It's electric! Georgia Tech produces electricity-generating textile
ATLANTA – Picture this: you’re walking down the street and your movements are charging your cell phone. Scientists at Georgia Tech say it’s real, and the secret is in your clothing.
"If we can make it thin enough, dense enough to make on a fabric, you make a power shirt," said Dr. Zhong Lin Wang, a Regents' professor at Tech's School of Materials Science and Engineering.
The power shirt – or jacket or vest – is the likely result of the ongoing research of Dr. Wang who, in a basement laboratory at Tech, has created an electricity-generating textile.
"(It's) a power fabric," Wang said. "A fabric that can convert any kind of physical motion, sunlight, solar light, light, into electricity for wearable electronics."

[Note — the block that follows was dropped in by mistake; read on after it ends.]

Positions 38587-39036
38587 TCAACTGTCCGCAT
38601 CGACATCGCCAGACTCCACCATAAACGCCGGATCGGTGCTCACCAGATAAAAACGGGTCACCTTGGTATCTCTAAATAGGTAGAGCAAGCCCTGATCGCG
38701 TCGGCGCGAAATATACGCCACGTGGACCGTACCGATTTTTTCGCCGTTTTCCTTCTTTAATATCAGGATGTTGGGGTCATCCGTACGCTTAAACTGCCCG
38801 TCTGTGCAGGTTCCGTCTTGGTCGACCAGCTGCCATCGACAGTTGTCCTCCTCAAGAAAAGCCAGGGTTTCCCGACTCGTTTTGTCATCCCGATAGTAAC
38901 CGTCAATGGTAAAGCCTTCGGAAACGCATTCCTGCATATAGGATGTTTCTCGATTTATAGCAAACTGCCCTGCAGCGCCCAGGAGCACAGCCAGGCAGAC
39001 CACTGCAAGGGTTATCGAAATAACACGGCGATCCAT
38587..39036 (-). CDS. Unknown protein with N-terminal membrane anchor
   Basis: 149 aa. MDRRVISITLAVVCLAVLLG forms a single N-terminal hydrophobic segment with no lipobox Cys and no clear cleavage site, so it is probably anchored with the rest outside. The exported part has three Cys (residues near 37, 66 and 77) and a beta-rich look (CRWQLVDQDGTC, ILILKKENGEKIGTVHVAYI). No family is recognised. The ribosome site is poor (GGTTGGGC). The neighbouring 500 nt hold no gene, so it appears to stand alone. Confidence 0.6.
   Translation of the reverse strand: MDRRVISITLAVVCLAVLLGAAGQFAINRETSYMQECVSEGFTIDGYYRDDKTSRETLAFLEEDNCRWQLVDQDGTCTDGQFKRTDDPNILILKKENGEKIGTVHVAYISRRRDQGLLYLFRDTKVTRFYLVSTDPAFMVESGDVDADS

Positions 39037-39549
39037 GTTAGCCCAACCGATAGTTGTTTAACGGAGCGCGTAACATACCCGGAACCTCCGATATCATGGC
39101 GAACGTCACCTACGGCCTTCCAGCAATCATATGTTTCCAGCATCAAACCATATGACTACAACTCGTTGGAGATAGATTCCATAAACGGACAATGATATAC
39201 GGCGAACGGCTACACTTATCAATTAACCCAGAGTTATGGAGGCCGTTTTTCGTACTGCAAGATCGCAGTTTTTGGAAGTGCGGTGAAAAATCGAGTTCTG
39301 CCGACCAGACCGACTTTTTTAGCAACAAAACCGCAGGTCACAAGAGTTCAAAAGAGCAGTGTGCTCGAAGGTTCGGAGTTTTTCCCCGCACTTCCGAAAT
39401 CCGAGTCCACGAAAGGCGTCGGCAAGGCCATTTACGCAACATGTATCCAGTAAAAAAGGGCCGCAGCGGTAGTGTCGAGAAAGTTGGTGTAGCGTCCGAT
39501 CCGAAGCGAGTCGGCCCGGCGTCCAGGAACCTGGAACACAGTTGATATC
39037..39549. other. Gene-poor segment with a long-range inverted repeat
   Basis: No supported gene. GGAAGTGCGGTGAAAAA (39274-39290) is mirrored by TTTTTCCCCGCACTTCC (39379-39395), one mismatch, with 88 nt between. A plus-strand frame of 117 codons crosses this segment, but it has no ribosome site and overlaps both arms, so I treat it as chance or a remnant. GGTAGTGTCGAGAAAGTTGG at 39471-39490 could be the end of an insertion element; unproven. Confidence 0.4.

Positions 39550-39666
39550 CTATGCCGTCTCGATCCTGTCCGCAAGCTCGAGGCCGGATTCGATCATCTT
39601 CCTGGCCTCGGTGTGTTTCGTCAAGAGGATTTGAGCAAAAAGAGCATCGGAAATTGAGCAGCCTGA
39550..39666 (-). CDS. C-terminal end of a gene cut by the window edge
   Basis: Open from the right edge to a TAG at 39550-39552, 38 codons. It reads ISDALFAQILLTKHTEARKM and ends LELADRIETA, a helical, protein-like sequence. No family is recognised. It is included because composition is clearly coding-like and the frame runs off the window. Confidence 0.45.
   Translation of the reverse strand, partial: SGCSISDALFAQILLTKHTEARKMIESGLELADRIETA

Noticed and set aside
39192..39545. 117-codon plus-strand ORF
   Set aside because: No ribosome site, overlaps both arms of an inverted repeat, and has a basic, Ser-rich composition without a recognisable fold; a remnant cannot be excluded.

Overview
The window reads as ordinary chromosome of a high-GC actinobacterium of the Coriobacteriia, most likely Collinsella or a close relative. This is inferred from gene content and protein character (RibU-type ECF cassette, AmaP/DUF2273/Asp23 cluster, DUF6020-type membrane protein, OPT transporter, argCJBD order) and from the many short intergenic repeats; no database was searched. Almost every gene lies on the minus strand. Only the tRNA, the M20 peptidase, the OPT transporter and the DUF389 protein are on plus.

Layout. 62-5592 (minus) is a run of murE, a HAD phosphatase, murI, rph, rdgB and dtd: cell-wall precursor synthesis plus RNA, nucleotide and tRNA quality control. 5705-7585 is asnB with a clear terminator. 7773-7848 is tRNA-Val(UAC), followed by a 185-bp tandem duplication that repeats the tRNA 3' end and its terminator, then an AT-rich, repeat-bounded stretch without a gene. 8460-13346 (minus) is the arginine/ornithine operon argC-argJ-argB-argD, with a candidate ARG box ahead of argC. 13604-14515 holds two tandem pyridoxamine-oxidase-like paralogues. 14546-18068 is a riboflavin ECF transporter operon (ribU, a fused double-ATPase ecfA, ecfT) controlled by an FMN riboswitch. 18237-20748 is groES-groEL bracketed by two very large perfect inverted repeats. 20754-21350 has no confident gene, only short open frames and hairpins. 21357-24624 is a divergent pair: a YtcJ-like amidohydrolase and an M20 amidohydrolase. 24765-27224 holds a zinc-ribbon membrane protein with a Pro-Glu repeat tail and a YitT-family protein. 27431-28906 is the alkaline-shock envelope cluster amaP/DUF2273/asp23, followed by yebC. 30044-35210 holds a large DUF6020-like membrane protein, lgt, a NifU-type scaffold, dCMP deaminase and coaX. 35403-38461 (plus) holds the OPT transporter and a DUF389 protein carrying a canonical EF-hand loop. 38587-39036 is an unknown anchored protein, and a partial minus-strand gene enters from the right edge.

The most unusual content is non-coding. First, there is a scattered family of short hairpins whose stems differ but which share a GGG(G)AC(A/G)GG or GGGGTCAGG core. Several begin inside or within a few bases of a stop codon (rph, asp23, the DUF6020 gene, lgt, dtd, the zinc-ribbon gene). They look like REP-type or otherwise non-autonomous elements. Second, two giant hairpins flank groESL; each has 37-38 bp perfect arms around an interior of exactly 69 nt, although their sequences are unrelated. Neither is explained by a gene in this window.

Sewn into a garment, the textile could turn any person in motion or out in the sunshine into a human power plant – potentially producing enough wattage to keep charged a cell phone or wristwatch or, placed sub-dermally, even a pacemaker.
Georgia Tech has tested textile fragments that have generated power. Wang admits such a garment could produce a small shock if touched. "A little bit. Not much," he said, likening it to a static electricity shock felt during dry weather. "Small shock but not big," Wang said.
Such a garment would also be costly at first, but Dr. Wang says the cost should drop. Washability is also an issue for further scientific research. "Dry cleaning is definitely a possibility," Wang said.
Its lifesaving potential excites Tech researchers – who picture making “smart garments” that can monitor heart patients and other medical conditions with electricity-generating textiles.